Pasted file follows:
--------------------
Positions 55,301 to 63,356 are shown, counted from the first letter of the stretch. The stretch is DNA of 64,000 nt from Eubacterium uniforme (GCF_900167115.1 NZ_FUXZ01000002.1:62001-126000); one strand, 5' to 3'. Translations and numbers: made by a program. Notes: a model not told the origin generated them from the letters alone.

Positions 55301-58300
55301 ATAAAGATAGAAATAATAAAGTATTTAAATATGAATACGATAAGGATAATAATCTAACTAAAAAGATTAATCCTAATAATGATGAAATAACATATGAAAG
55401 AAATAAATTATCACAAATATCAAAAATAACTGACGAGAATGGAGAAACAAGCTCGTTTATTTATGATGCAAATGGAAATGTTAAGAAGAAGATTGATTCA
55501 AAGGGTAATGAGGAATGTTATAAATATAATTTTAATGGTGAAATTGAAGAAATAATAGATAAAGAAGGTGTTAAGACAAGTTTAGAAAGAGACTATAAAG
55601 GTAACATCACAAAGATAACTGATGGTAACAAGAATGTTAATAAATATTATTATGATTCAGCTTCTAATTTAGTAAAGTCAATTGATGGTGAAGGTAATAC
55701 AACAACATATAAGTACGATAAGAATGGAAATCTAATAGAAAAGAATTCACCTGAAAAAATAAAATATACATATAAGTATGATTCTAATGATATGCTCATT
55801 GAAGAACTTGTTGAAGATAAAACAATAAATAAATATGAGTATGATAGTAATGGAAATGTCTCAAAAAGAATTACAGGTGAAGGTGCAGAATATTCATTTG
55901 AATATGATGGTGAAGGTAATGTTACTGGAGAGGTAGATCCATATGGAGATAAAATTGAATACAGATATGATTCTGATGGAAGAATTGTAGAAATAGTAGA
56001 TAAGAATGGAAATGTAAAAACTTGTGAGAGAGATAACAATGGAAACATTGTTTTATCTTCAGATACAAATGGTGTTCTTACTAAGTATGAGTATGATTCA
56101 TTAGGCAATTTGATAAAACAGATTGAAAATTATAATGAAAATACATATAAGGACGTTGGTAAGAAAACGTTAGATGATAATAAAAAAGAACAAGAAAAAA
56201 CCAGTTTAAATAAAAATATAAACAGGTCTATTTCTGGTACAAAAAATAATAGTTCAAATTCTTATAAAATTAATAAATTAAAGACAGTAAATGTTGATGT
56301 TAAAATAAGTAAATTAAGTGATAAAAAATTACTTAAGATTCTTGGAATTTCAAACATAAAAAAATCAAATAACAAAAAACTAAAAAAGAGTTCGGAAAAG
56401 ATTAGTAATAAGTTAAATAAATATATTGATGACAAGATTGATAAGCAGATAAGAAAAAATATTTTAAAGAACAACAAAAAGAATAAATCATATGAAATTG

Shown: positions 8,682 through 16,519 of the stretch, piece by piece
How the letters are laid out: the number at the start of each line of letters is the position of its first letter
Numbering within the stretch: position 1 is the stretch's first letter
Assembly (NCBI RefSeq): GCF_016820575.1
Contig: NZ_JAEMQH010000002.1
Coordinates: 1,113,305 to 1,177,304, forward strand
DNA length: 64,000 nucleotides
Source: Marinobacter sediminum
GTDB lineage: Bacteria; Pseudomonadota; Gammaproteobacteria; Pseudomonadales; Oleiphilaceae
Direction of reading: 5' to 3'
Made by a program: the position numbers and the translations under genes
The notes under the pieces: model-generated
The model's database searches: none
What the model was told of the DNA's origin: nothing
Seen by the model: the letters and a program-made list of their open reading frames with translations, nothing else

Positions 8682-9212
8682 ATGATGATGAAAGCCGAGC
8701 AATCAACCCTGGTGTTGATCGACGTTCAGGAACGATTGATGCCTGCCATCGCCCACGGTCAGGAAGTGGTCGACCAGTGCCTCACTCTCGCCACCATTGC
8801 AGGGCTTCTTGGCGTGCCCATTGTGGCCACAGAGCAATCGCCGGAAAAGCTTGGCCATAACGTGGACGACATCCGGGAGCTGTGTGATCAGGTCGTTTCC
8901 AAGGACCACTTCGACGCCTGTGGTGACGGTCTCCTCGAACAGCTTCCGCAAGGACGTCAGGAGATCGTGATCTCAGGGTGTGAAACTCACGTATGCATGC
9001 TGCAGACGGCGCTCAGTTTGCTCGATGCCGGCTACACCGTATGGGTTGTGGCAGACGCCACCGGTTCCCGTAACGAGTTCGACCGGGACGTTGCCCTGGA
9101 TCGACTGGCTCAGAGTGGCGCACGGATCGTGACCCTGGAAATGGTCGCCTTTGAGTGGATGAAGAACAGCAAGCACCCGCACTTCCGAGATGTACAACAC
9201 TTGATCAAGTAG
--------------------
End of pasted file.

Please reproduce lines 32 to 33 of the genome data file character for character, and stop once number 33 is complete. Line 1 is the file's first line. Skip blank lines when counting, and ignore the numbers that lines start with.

8701 AATCAACCCTGGTGTTGATCGACGTTCAGGAACGATTGATGCCTGCCATCGCCCACGGTCAGGAAGTGGTCGACCAGTGCCTCACTCTCGCCACCATTGC
8801 AGGGCTTCTTGGCGTGCCCATTGTGGCCACAGAGCAATCGCCGGAAAAGCTTGGCCATAACGTGGACGACATCCGGGAGCTGTGTGATCAGGTCGTTTCC